History Expounded Upon

Now it starts getting interesting- Federalist and Anti-Federalist #2

In these papers, the authors begin to really debate the proper role of government and, most importantly for the former British colonies, how much power should the government have?

These slave-owning, misogynist white men were of course, singularly brilliant in their understanding of the hazards of government and how quickly well-meaning republics could become brutal tyrannies.  You see, unlike the mindless drivel and claptrap that passes for public education these days, these men were steeped in the classics and understood Latin and Greek, the Romans and Athenians.  Knowing history, which I of course always recommend, made them cautious about setting up a government that could take away their hard earned liberty.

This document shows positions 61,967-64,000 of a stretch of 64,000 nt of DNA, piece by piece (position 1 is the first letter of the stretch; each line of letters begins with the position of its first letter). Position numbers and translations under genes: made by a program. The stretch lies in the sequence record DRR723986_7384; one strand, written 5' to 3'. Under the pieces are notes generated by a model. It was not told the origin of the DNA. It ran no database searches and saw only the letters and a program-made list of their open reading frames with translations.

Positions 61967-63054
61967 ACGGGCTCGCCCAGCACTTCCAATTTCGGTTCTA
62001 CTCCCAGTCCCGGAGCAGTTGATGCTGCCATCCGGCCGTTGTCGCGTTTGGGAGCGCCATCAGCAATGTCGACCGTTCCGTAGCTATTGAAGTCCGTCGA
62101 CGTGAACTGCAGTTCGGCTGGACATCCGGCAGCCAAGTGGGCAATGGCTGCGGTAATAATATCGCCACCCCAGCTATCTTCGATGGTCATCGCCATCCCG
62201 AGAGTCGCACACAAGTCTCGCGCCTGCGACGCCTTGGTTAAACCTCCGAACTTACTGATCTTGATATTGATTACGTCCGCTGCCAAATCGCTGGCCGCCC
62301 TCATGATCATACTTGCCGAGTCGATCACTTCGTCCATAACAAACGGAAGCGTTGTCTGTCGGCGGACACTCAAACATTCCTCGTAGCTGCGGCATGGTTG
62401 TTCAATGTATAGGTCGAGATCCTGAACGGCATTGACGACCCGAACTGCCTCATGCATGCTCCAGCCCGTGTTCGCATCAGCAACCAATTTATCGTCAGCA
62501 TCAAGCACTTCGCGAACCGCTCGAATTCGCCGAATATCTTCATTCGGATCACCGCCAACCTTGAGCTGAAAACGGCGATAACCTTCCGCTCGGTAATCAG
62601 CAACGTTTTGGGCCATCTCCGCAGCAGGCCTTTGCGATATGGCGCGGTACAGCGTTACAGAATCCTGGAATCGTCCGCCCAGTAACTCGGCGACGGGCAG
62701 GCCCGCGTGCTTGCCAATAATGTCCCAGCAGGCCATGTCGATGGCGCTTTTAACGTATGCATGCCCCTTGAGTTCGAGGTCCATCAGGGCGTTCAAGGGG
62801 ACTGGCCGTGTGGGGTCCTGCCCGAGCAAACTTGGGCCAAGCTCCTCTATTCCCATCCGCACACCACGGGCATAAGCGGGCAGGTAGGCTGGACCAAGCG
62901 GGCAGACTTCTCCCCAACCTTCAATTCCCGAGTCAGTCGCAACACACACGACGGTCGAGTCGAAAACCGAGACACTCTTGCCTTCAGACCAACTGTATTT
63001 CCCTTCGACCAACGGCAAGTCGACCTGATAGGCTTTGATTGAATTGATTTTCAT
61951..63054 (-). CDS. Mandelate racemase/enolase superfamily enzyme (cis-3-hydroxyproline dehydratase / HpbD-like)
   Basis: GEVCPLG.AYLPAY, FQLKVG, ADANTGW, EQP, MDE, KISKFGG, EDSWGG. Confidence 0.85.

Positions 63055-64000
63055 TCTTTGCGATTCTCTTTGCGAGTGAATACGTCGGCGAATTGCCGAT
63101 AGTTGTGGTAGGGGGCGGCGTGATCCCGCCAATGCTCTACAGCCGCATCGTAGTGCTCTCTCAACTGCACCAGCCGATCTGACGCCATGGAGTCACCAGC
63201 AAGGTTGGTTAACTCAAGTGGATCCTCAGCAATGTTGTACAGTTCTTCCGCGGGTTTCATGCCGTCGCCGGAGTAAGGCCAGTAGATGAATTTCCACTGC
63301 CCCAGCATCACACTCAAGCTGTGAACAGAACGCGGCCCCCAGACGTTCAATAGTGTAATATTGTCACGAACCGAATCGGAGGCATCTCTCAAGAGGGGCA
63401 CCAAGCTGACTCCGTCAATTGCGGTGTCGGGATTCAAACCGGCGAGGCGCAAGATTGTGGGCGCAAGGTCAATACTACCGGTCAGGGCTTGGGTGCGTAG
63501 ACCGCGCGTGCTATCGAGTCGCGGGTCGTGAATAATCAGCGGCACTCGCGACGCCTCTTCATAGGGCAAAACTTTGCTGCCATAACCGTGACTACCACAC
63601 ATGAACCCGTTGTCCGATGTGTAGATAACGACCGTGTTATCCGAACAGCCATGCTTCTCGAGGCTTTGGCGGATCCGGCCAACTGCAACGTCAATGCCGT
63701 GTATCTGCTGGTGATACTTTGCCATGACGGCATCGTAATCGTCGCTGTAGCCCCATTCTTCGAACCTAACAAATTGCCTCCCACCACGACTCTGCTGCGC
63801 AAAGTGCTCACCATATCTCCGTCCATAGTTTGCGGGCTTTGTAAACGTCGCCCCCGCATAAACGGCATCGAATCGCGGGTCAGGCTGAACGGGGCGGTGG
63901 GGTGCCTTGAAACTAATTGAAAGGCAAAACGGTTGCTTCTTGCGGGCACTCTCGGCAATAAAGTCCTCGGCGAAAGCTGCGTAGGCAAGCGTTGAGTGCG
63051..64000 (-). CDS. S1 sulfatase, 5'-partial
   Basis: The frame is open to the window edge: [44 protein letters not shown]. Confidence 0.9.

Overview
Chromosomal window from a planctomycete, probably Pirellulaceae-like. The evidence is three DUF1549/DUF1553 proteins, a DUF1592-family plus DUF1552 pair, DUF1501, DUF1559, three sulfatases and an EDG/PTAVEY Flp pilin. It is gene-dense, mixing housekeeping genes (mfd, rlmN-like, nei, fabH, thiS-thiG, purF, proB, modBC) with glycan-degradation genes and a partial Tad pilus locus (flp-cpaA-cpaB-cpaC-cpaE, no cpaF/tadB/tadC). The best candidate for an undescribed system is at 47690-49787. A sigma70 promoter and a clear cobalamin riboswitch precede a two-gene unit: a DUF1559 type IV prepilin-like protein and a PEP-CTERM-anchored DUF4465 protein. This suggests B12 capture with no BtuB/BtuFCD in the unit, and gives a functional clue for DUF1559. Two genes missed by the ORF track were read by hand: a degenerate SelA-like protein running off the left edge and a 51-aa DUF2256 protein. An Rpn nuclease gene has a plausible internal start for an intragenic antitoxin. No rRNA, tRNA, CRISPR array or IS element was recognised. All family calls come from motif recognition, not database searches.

If only the masses who are willing to trade their freedoms for a vaporous measure of "economic security and social justice" understand that only through liberty can people have these things.

Here are the quotes for this week:
From the Federalists:

"Nothing is more certain than the indispensable necessity of government, and it is equally undeniable, that whenever and however it is instituted, the people must cede to it some of their natural rights in order to vest it with requisite powers. It is well worthy of consideration therefore, whether it would conduce more to the interest of the people of America that they should, to all general purposes, be one nation, under one federal government, or that they should divide themselves into separate confederacies, and give to the head of each the same kind of powers which they are advised to place in one national government."

And from the Anti-Federalists:

"This principle, which seems so evidently founded in the reason and nature of things, is confirmed by universal experience. Those who have governed, have been found in all ages ever active to enlarge their powers and abridge the public liberty."